ERICKSON: The Most Important Weekend In History
Survey academic historians on the most important events in history and, regardless of their personal beliefs, they inevitably tend to list the execution of a Jewish carpenter some time around 33 AD as one of the most important events. Whether atheist or religious or Muslim or Buddhist, historians recognize that civilization shifted on this weekend nearly 2000 years ago.
The death of Jesus of Nazareth reshaped the map, gave us a common set of idiomatic expressions, brought down empires, inspired the rapid evolution of art and gave the world a truly global religion. While Judaism is still anchored in Jerusalem and Islam in Mecca, Christianity is a global phenomenon where, even as it purportedly declines in the West, it continues to spread in China, Africa and South America.
Those of us who do believe that Jesus was more than a mere carpenter point to this and find reason to believe had Jesus merely died, he’d just be one of hundreds of men who claimed to be the Jewish messiah during that time period. There were certainly others. Most of them are lost to history. Jesus, however, remains. The gospel writers recorded that Jesus did not just die, but conquered death and rose again. The Apostle Paul documents that Jesus appeared to more than 500 people in the 40-day period between his resurrection and ascension into Heaven.
Many prefer to believe Jesus never existed. It is a far easier explanation for them than to deal with the inconvenient truth that the death of a supposed carpenter set off a global religion. Only something profound associated with that death could have pulled that off. Only something profound would see people, less than a generation after His death, willing to lay down their own lives for Him. It does suggest the resurrection is a historic event. It boggles the mind that so many would be willing to die proclaiming Jesus the risen Lord so soon after His death if it had not happened.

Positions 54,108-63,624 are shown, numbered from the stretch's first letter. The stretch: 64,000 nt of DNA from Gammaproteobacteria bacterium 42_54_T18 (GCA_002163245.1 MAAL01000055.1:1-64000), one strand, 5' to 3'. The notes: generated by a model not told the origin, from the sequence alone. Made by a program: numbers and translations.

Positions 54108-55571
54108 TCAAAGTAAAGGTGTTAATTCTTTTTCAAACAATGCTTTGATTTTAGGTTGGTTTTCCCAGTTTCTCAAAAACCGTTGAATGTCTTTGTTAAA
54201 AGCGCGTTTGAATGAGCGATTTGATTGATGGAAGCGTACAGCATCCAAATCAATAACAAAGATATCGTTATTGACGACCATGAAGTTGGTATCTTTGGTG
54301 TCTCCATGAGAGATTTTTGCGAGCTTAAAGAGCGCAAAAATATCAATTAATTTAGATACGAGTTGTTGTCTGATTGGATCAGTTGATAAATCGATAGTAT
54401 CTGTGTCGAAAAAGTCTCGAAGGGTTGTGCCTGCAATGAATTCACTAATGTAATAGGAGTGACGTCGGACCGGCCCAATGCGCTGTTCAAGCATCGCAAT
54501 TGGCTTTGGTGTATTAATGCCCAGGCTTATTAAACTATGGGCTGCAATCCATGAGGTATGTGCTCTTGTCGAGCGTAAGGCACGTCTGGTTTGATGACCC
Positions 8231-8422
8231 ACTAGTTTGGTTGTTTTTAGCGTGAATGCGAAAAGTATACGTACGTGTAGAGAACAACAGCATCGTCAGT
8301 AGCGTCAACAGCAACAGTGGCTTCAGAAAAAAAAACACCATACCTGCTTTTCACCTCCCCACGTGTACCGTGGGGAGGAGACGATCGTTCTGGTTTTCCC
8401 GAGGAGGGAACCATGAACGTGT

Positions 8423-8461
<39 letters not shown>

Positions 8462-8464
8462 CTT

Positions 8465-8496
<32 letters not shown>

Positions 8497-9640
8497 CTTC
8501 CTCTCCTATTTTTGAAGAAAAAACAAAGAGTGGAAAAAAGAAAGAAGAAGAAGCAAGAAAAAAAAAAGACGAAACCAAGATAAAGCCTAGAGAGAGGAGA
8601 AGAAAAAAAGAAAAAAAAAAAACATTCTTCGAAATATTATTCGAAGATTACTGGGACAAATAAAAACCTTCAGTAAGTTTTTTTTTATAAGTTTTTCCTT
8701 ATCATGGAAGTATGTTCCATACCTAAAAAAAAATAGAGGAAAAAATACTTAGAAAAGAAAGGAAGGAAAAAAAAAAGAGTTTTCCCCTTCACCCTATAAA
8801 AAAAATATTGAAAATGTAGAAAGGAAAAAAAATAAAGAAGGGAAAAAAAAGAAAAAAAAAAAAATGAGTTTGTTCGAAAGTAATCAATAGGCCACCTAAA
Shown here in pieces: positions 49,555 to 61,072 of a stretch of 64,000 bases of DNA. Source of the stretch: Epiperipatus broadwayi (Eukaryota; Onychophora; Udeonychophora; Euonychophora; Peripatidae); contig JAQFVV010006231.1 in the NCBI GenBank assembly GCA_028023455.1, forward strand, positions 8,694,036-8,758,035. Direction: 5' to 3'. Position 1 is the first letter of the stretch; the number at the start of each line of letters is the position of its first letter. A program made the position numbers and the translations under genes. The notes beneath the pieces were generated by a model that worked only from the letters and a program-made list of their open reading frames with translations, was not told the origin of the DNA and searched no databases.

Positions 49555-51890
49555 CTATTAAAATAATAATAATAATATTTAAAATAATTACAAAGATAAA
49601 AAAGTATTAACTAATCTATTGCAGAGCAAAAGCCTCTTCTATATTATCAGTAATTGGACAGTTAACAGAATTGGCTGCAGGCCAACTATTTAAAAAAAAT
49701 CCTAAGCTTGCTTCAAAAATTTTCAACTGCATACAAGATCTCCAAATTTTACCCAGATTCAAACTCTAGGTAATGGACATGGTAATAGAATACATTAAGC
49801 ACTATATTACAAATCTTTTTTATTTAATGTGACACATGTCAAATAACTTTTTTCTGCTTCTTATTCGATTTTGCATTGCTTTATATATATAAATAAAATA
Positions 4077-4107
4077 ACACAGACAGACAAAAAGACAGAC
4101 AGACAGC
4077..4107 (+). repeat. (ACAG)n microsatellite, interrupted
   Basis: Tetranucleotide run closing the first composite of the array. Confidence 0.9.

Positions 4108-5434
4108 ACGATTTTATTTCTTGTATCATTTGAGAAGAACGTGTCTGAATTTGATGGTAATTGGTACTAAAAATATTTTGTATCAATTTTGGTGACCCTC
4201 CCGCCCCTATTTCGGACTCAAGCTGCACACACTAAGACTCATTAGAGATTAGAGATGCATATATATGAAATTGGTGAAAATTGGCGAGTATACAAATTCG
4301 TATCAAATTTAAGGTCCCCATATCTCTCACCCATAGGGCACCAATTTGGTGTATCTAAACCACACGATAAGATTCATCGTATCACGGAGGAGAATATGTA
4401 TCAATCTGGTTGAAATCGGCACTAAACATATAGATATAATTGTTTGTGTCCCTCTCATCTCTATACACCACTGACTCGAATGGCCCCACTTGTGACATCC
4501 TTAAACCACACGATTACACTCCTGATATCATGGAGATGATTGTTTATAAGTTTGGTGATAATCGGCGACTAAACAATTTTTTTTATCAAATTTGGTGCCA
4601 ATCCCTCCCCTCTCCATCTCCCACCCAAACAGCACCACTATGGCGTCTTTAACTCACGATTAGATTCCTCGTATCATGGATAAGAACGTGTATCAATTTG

In truth, we have more contemporaneous accounts of the existence of Jesus than we do of several Roman Emperors, including the Emperor Nero, or even Mohammed. Merely by the standards of examining the truth of history, it is hard to argue Jesus, the man, is a myth. The Roman historian Tacitus, around 116 AD, noted, “Nero fastened the guilt [for burning Rome] and inflicted the most exquisite tortures on a class hated for their abominations, called Christians by the populace. Christus, from whom the name had its origin, suffered the extreme penalty during the reign of Tiberius at the hands of one of our procurators, Pontius Pilatus and a most mischievous superstition, thus checked for the moment, again broke out not only in Judaea, the first source of the evil, but even in Rome, where all things hideous and shameful from every part of the world find their centre and become popular.”
That “mischievous superstition” was the belief that Jesus was still alive. In the Roman Empire, everyone was expected to worship a god. Christians were considered enemies of mankind because they worshipped a living person, not a dead man, which made them atheists.
Beyond the historic references, something more had to have happened. Even Jesus’s brother James, who the historic record shows rejected Jesus in life and did not even show up at his crucifixion, became a leader in the early church. Eusebius, one of the earliest church historians, documents that leaders in Jerusalem went to James to have him publicly denounce the religion that had sprung up around his brother. Eusebius notes that James announced he’d been wrong and his brother really was Yahweh incarnate, the living God. The local leaders, enraged, dragged James to the top of the temple wall and hurled him off to his death. That those who knew Jesus best were willing to die in defense of His divinity is staggering. I assure you neither my siblings nor yours would be willing to die in defense of your divinity.
There really is no historic dispute that Jesus lived. The question is whether He still lives and is God. For those who doubt, perhaps they should ask Him, sincerely, and find out.
To find out more about Erick Erickson and read features by other Creators Syndicate writers and cartoonists, visit the Creators Syndicate Web page at www.creators.com.
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